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Making the decision to start an at-home baking business is more than pursuing your dreams. At-home businesses are required by law to follow certain guidelines, trainings and, at times, licensing. Many home-based entrepreneurs fall under the label of cottage cooks, but even cottage cooks need to work within the legal guidelines of their state.
The majority of states define cottage food as non-perishable foods or baked goods. Some of these baked goods include cakes, cookies, pies, doughnuts, rolls, crackers and biscuits. Other products that may fall under the cottage food label include nuts, granola, candy and suckers, spice blends and bread mixes. Cottage foods are those that do not carry a botulism risk, which eliminates making foods such as pickled products and acidified foods such as some jams. Your local health agency has the most up-to-date list of foods that are allowable in your county. Your local environmental health agency will also inform you if a cottage food license or cottage food permit are required based on your domestic kitchen's location and products to be made.
The answer depends on which state you are baking in, what products you are selling and where you are selling your products. For instance, in California, if you are required to register your home baking business and receive permission from the local health agency, but are not required to purchase a home kitchen license if you are selling the products from home. In Oregon, the same types of restrictions apply, with a domestic kitchen license available for those who expand their business.
As a cottage cook, you may not be required to obtain a license, but most states require the completion of a food processing course. While this course does not always have to be complete when you register your business, you must pass the course within a certain time period. Typically, you have three months to complete your cottage food training.
You must register your at-home kitchen and receive permission from your local environmental health agency.
Then, in addition to completing a food processing course, your cottage food operation is required to follow food safety and sanitation guidelines. Some domestic kitchens, such as those in Oregon, may have to pass an inspection. Those in California that will be selling products at restaurants and markets are also required to pass a kitchen inspection.
While a cottage business license may not be required, your operation is mandated to follow certain rules such as not selling your product online, packaging your products with labels that signify it was made in a home kitchen that has not been inspected, and to limit your sales to a certain amount. For instance, Oregon cottage food sales may not exceed $20,000 per year.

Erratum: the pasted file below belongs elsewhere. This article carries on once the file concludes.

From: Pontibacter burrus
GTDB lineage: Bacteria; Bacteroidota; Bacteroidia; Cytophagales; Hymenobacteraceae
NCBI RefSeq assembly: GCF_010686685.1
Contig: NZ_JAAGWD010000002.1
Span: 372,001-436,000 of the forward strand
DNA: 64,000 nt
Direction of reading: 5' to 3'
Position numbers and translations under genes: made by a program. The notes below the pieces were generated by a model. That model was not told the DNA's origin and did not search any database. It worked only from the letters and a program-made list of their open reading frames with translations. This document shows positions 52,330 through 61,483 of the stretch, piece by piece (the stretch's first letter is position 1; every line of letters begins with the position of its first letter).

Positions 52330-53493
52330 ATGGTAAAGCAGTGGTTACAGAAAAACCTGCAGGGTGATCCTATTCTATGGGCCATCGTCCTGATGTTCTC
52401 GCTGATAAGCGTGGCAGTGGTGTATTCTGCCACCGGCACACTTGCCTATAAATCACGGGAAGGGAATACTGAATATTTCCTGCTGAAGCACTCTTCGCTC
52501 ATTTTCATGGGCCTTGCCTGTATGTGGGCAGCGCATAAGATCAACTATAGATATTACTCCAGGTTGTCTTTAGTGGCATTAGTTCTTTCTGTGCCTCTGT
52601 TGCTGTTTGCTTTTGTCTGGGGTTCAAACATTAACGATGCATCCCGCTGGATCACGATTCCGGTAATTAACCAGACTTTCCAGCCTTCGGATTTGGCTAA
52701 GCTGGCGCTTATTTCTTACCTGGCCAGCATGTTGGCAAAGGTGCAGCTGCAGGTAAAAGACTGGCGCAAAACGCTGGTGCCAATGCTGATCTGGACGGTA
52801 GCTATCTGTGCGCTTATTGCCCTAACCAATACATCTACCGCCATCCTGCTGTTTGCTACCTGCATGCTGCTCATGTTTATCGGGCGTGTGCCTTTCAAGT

Some cottage business license laws also prohibit who may be in the area while you are preparing food. For example, in California, children, pets and people who are smoking are not allowed in the kitchen while you are preparing food for sales.
California divides cottage cooks into two classes. Class A food preparers bake good at home and sell them at home or at local community events. Class B food preparers do the same, but also sell their foods to restaurants or markets for distribution. Class A cottage cooks are exempt from an inspection that Class B cooks are required to pass. In addition, all cottage cooks must register their businesses and have permission from their local environmental health agency prior to selling food.
Oregon's requirements for many at-home cooks include obtaining a domestic kitchen license. If the kitchen is located on a property with a septic and well, the state has additional requirements. Oregon makes exceptions from this license for cottage cooks that limit their production and sales to baked goods to be eaten by humans. Some of these baked goods include doughnuts, cookies, crackers, cakes and pies.
The microenterprise home kitchen operation guidelines for California allow for increased food products that you can sell. Not all states and counties have this new ordinance, so it is best to check with your local health agency for guidance. However, if you want to expand your sales and plan to make and sell your food on the same day, a microenterprise home kitchen permit may be for you. This permit removes the labeling restrictions and increases your annual sales. However, in California, you are limited to no more than sixty meals sold within a week. This permit also limits the number of employees, so check with your local health agency to ensure you are following the laws.
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